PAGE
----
U.S. Citizens in Canada InfoShop

Archive for January 2013

2013 Jan 7 – Gifford

James Gifford
2013 — The fiscal cliff, Obamacare, and maybe even US tax reform
Moodys Tax Advisors (7 Jan 2013)


Tax lawyer James Gifford says: “Foreign taxes most likely will not be creditable against the 3.8% Obamacare tax on net investment income. … At this time it is unclear whether the Income Tax Treaty between the US and Canada, which strives to eliminate the double taxation of income, will apply.” Threshold is “based on adjusted gross income plus the amount of any foreign earned income exclusion” [emphasis added]. The lowest threshold is $125,000 for married filing separately. In the broader picture, “dramatic changes in the US tax landscape that have occurred since 2008 are finally crystalizing into … a policy framework for ordinary Americans living abroad to get and stay compliant, with the FATCA rules making foreign governments and banks assist the IRS.”

Written by usxcanada

7 January 2013 at 9:00 am

2013 Jan 7 – Land

The land of the free? The US FATCA law will likely affect both Americans in Thailand and financial institutions that deal with any Americans
Bangkok Post (7 Jan 2013)


This longer article covers a lot of standard facets of the topic from a Thailand perspective. Jonathan Blaine of KPMG Thailand says: “”KPMG expects most banks in Thailand will comply with FATCA, but that doesn’t mean they won’t throw their American clients out.”

Written by usxcanada

7 January 2013 at 8:00 am

2013 Jan 7 – Nightingale

Kevyn Nightingale
New US investment income tax
mnptax.ca (7 Jan 2013)


A Toronto CPA specializing in expatriate taxation warns that U.S. citizens in Canada may, as of 2013, be subject to a new 3.8% taxation of investment income (interest, dividends, capital gains, annuities, and rents), tax that cannot be offset by Canadian income taxes paid. The lowest tripwire for such taxation seems to be at the level of total annual income of $125,000 for married filing separately.

Written by usxcanada

7 January 2013 at 7:00 am

2013 Jan 7 – Whiteley

Don Whiteley
IRS wants Canada to nab U.S. tax cheats: Why we should care
Globe and Mail (7 Jan 2013)


Whitely calls attention to current behind-the-scenes negotiations about how Canada will bow to the U.S. FATCA imperative. FATCA itself is characterized as “the most egregious example of extra-territorial reach the U.S. has ever attempted.” Whitely asserts of the Harper government: “The plan is not to bring the details of such an agreement before Parliament.” The article ends by dangling the question of how the Canadian government can reach a deal that satisfies the United States without violating the Canadian Charter of Rights and Freedoms.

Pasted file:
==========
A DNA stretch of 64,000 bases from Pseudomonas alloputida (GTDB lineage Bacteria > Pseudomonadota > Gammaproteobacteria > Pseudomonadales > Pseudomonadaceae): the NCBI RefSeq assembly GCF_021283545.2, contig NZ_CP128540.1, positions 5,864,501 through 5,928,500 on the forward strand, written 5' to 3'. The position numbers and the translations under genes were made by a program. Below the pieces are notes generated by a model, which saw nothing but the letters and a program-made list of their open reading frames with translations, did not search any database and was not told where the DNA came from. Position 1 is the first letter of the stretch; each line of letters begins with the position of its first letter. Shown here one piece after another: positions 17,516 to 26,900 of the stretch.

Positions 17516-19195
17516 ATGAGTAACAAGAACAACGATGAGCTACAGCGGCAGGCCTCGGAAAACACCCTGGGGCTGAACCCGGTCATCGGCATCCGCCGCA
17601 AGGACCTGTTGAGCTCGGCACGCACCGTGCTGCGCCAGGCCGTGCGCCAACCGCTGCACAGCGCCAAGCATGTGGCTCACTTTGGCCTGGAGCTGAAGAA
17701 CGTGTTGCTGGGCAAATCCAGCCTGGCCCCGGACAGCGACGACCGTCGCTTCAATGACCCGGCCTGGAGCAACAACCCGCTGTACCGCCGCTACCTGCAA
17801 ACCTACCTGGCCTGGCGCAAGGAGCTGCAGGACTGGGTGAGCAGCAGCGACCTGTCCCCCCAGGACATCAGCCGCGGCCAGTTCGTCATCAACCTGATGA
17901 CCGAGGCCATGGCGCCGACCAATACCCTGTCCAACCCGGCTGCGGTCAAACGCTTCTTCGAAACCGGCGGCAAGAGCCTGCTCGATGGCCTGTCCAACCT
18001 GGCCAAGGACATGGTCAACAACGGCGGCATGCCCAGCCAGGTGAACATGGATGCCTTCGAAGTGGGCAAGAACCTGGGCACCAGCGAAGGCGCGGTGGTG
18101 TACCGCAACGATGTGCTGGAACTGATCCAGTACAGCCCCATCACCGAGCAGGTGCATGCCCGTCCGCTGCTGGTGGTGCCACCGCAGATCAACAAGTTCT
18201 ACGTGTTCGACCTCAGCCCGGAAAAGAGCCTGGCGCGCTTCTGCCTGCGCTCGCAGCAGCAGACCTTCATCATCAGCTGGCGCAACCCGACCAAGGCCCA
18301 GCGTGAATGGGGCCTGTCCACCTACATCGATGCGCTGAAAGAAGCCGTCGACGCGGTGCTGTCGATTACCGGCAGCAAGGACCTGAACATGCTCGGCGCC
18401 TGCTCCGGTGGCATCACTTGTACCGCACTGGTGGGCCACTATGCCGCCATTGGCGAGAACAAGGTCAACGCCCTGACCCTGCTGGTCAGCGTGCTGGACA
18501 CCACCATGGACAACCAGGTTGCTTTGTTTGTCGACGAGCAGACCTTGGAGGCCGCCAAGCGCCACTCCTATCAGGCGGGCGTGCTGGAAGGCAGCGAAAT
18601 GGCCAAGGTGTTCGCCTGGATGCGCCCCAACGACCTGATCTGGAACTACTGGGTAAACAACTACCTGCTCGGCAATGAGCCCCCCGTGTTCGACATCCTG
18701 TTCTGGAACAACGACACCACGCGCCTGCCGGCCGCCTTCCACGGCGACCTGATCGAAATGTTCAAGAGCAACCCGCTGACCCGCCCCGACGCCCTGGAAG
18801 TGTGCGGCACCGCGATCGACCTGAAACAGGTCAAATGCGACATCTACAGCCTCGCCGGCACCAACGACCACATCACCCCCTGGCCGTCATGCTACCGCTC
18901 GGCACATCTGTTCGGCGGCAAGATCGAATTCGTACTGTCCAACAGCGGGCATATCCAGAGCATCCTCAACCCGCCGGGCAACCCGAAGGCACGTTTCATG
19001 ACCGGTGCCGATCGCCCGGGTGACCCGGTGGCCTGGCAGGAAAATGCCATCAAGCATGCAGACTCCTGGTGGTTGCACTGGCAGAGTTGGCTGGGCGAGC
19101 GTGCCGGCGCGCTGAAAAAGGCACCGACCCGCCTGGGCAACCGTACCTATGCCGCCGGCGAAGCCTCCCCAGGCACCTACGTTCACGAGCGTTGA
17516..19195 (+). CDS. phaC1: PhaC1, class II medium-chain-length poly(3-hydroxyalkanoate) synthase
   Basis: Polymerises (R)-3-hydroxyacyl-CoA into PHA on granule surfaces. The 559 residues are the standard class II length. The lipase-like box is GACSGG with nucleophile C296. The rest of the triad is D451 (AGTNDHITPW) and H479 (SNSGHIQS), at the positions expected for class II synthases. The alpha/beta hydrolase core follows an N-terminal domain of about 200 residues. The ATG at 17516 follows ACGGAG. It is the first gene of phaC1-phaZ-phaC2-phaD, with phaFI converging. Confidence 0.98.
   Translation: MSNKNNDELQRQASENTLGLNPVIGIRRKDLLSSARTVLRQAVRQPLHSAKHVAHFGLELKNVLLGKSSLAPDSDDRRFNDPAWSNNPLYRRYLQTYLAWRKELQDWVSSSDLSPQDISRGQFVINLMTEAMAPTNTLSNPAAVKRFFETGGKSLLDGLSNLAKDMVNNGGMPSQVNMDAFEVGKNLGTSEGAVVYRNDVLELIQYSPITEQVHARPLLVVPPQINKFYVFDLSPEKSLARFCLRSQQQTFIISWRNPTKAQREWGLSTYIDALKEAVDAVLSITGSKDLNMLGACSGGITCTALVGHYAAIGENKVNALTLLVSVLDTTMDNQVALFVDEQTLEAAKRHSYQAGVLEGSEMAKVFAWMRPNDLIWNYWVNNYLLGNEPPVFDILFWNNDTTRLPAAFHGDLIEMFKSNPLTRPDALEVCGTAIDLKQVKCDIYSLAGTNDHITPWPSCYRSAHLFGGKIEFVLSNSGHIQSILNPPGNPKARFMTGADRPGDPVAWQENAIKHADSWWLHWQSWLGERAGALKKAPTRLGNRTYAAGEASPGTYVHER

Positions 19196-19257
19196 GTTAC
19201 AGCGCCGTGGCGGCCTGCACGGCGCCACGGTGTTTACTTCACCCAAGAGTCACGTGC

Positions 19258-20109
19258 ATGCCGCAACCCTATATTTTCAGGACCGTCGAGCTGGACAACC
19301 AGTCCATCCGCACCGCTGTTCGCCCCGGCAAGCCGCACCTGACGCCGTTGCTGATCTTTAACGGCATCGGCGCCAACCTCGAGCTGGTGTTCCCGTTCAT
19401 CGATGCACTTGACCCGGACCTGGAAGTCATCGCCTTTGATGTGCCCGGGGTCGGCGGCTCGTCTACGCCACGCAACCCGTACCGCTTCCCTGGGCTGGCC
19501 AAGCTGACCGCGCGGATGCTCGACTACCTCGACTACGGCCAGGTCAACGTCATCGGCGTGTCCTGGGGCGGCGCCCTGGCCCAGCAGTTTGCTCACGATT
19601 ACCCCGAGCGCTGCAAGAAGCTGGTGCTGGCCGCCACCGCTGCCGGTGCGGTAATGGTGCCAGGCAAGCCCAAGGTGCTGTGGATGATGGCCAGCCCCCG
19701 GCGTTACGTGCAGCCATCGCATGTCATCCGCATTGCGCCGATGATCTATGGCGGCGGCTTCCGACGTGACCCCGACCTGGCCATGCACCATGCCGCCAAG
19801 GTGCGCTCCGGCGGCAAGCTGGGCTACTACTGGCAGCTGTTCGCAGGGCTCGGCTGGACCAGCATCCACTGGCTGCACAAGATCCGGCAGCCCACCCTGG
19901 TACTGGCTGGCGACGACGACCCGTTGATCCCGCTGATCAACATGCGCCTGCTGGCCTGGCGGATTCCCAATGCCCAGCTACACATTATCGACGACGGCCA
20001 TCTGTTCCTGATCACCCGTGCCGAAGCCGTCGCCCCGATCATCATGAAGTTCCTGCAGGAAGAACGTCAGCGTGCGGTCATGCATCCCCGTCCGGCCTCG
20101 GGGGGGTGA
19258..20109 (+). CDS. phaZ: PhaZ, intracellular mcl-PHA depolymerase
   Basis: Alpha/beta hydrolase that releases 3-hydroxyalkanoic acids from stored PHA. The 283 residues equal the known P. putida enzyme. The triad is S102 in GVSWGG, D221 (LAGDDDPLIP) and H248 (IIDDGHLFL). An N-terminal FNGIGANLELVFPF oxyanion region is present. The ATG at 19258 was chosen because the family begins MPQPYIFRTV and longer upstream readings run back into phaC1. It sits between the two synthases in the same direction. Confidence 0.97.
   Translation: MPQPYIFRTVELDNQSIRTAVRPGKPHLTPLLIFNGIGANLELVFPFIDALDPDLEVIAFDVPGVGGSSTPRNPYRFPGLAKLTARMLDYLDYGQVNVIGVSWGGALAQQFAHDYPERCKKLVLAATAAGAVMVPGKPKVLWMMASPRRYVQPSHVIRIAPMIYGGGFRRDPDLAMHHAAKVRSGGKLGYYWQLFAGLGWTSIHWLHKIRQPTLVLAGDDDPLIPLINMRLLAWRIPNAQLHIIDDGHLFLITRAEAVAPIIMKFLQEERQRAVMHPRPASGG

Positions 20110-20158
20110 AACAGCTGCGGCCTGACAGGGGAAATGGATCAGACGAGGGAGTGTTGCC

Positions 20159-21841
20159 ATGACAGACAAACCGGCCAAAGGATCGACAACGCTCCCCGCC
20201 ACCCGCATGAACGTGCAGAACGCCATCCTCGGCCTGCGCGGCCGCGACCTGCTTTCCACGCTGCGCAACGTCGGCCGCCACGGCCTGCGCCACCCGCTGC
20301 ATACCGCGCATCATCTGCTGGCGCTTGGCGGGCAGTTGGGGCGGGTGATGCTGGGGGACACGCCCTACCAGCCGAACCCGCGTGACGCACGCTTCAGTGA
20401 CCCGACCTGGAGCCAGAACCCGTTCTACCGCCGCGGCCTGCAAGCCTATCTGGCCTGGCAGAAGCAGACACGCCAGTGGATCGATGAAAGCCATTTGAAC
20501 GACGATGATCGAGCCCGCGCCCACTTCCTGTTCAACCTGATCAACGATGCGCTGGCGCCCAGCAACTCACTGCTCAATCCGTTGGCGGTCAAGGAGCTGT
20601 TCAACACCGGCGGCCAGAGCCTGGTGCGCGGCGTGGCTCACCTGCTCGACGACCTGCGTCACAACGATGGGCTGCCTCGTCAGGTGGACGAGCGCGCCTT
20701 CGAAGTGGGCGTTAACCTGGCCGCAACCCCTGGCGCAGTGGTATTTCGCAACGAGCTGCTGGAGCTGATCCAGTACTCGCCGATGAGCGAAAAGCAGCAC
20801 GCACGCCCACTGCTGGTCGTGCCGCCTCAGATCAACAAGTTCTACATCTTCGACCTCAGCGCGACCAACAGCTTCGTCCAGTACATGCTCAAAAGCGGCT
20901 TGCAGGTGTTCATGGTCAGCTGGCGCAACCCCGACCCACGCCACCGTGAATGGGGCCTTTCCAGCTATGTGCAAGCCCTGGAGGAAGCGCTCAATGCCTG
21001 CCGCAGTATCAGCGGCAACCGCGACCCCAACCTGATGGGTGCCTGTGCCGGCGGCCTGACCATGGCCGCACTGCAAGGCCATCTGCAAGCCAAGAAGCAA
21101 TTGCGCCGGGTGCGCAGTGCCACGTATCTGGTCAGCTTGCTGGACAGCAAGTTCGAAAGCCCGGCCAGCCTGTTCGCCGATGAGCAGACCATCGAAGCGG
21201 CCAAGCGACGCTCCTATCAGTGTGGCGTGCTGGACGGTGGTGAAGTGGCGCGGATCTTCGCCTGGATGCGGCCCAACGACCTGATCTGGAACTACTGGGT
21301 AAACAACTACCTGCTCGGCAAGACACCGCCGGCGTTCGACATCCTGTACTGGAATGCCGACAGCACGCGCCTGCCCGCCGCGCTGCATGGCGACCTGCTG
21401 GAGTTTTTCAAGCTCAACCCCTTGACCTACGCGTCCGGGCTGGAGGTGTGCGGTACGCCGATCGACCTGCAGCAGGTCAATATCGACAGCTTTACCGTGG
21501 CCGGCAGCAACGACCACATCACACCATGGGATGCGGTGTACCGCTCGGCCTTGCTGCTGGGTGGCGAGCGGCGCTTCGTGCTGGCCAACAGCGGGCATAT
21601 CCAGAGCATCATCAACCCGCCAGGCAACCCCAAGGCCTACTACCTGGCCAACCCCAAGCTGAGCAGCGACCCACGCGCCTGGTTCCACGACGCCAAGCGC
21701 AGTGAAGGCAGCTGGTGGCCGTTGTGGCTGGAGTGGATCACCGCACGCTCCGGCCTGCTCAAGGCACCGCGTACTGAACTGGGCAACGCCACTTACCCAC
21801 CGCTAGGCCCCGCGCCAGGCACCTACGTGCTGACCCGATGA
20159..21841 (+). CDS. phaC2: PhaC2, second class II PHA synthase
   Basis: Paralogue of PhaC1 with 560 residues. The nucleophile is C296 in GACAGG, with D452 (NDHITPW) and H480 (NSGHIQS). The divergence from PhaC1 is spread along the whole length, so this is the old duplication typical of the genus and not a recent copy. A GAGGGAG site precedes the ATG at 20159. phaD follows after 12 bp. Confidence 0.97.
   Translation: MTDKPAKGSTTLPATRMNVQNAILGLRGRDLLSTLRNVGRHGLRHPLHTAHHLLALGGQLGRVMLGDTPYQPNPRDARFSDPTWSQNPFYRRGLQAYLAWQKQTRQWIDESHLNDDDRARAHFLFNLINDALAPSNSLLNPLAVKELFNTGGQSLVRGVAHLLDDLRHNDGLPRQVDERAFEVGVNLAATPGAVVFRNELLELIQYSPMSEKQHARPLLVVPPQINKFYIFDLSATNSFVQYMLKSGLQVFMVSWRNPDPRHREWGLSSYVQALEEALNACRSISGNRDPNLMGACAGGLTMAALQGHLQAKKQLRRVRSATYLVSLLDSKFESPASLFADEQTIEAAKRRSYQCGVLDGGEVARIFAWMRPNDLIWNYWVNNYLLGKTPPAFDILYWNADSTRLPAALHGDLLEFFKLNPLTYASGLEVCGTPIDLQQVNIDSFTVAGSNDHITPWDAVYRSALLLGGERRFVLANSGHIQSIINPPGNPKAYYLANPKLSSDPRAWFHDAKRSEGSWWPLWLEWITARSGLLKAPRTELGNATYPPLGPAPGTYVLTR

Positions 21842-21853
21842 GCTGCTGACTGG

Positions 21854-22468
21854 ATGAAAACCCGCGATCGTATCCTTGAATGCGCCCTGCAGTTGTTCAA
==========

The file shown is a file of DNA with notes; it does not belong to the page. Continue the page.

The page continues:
Written by usxcanada

7 January 2013 at 6:00 am

2013 Jan 4 – Francis

Diane Francis
Canada take note: America’s tax system is messy but good
HuffPost (4 Jan 2013)


Dual citizen Francis uses her “expensive perch” to claim a “unique perspective” that the U.S. system of “checks and balances” has just now become operational — despite “a big fiscal mess, due to panic over 9/11, the 2008 debacle and unjustifiable tax cuts and wars paid for with a national credit card.” Meanwhile, Canadians are judged to “pay higher taxes because there are no checks and balances.” Comment: It is a pleasure to think that a person with this narrow tax-focused mindset will continue to be subjected to the highest taxation going in either of the two systems, together with the costs and uncertainties and risks of compliance with U.S. filing requirements.

Written by usxcanada

4 January 2013 at 6:00 am

2013 Jan 2 – Smith

Ralph Smith
Taxes and American citizenship
FedSmith.com (2 Jan 2013)


A former U.S. federal civil servant bluntly assesses expatriation and the U.S. exit tax at some length with multiple links to other accounts.

Written by usxcanada

2 January 2013 at 6:00 am

2013 Jan 1 – Thomas

Cal Thomas
How much is it worth to be a U.S. citizen? Tax laws make it hard for expatriates to justify keeping an American passport
Baltimore Sun (1 Jan 2013)


Thomas tells the story of anonymized Sam, a Hong Kong resident who felt financially forced to abandon US citizenship. Details of the burden of asymmetry include confiscatory taxation of 14 years of pension savings. Sam says: “I had paid over $1 million in U.S. taxes but didn’t receive any benefits, nor did my wife and kids.”

Written by usxcanada

1 January 2013 at 6:00 am